Toshiba TLP-SX3500 review
Toshiba’s latest LCD projector looks to have everything a business could need for high-quality presentations in a wide range of environments. It offers a high brightness of 3,500 lumens, a top SXGA+ resolution of 1,400 x 1,050, and support for both 4:3 and 16:9 formats. There’s much more, as it has a huge throwing range and image size, motorised zoom, focus and vertical adjustments, a range of optional lens types, and more inputs and outputs than you can shake a stick at.
Tipping the scales at a mighty 7.7kg, it certainly isn’t compact and, as you’ll see further on, this may well be a problem for desktop usage. We also advise caution if you’re impressed by the interchangeable lens feature, as Toshiba is extremely vague about this – the manual doesn’t even discuss these options and it’s likely this would require an engineer to replace them. The projector also has an ethernet port for web management, but all you can do is access and modify the IP address details and reboot the projector.
Installation in our full-sized boardroom was swift, as you use the two drop-down legs at the front for initial vertical adjustment and then you can use the motorised lens adjuster. With the projector positioned 4.2m away from the screen, we were able to move the image vertically through 1.1m. Zoom and focus controls are also motorised, and we liked the wheel on the top panel that allows you to spin quickly through selecting each input, although there’s also an auto-select option.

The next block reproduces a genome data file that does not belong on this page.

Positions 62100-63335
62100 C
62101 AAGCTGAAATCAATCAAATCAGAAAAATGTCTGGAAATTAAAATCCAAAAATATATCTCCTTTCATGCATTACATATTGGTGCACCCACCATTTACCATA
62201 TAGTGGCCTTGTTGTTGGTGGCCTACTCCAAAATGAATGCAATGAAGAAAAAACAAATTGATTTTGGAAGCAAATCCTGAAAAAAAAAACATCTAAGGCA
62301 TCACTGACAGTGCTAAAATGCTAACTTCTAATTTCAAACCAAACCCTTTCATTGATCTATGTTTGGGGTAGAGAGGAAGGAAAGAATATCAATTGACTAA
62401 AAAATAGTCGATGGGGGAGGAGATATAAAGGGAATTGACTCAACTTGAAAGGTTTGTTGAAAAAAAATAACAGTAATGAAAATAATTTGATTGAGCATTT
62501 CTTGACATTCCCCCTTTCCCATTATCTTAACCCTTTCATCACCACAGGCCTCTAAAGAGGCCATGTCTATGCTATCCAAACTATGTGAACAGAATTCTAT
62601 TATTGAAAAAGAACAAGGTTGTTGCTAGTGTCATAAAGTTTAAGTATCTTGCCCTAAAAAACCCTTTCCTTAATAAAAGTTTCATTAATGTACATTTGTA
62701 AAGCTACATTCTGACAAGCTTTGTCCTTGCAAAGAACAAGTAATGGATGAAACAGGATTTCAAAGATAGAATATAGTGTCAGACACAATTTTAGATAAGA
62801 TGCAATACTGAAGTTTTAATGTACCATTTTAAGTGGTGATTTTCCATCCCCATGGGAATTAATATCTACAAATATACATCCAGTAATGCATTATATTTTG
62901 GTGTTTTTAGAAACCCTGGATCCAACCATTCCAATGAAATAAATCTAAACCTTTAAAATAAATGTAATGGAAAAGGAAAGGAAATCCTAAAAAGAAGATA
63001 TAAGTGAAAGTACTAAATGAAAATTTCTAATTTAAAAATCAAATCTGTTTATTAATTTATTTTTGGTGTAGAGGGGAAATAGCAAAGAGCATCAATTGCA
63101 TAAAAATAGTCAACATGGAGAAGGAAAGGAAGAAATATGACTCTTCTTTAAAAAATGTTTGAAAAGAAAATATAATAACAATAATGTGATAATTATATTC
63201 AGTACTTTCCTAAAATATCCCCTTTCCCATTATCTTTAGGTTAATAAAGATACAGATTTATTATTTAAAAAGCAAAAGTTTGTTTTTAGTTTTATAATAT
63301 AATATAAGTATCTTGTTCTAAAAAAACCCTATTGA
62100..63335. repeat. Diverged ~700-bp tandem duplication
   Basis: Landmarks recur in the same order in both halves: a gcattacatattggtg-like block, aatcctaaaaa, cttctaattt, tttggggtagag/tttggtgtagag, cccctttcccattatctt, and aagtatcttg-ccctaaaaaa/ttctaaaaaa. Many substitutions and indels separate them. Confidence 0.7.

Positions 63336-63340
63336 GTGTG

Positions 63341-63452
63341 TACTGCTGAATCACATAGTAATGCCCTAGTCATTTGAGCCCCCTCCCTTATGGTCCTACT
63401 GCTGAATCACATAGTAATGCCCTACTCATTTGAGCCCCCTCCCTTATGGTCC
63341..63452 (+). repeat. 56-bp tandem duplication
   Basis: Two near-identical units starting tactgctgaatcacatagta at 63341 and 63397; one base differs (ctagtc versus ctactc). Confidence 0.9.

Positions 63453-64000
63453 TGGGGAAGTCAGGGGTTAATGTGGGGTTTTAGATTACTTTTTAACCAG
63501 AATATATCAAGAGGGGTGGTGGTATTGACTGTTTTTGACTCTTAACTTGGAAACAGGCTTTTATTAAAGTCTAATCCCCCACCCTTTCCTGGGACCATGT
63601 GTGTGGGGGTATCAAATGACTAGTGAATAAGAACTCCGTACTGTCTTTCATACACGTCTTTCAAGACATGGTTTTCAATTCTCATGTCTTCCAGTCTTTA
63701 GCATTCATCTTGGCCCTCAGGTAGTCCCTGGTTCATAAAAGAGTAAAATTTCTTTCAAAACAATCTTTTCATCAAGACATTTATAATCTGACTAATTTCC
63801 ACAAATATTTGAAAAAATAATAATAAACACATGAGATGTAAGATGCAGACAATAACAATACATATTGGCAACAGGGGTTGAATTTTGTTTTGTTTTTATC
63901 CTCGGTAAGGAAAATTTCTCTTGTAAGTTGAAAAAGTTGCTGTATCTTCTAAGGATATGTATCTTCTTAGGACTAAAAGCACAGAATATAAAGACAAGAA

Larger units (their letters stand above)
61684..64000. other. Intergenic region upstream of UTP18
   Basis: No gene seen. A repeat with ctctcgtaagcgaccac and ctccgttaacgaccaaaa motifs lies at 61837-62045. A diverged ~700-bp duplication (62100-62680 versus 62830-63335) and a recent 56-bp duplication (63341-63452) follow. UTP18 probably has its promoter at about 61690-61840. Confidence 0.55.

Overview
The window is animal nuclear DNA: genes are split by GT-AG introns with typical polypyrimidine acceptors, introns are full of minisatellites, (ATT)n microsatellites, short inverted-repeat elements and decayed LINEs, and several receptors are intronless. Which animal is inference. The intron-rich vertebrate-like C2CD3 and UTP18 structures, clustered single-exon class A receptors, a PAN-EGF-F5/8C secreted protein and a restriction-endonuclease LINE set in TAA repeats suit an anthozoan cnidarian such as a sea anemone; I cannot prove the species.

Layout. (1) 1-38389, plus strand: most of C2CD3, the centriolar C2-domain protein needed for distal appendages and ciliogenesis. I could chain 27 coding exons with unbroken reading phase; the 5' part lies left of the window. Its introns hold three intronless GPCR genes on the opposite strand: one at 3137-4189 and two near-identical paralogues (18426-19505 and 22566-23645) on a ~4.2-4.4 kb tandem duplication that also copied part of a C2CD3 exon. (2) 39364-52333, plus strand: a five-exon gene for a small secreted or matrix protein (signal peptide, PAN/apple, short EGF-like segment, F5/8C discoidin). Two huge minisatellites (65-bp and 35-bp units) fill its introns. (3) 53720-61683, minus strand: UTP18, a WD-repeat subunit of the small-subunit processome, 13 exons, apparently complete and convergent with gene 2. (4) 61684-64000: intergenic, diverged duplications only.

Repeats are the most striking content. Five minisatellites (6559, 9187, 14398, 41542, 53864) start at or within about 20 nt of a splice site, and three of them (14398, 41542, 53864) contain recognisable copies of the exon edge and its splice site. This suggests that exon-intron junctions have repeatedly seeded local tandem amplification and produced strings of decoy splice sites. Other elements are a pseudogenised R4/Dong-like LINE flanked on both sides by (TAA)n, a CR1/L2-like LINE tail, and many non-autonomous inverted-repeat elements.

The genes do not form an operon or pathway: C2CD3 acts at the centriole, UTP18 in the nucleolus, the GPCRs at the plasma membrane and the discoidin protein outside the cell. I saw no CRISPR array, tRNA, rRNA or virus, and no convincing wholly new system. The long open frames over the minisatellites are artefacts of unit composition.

The SX3500 scores massively for output quality, as our audience all said they were very impressed with the colour reproduction, claiming it was among the best they’d seen. The image is clear and sharp right to the edges, and our technical tests showed no banding across the red, green and blue colour ramps. Colours are vibrant, while colour balance for photographs was particularly good. Text was pin-sharp right down to relatively small sizes, with none of the smudging we normally see at this level. The projector offers a magnification function where you can instantly blow up part of the presentation, and overall quality, particularly for text, was maintained.
In standard mode, the fan noise was quite audible, although our audience felt it didn’t detract from the presentation. The whisper mode reduces this substantially and, although no figures are given, we’d estimate this drops light output by about 500 lumens, although even on this setting most of our presentations and films still looked good.
So far so good, but the projector let us down halfway through our presentation, as the right front leg suddenly collapsed, with the projector hitting the desk with a bang. It’s a great way to wake up your audience, but it will be an embarrassment nonetheless, particularly in the large venues the SX3500 is aimed at. Furthermore, the support was of no more use, as the metal leg had worn away the nylon lock, so to finish our presentation we had to prop up the projector with a book.
For the range of connectors and its quality output, the TLP-SX3500 is a real winner, but it’s very much a case of nice features, shame about the legs.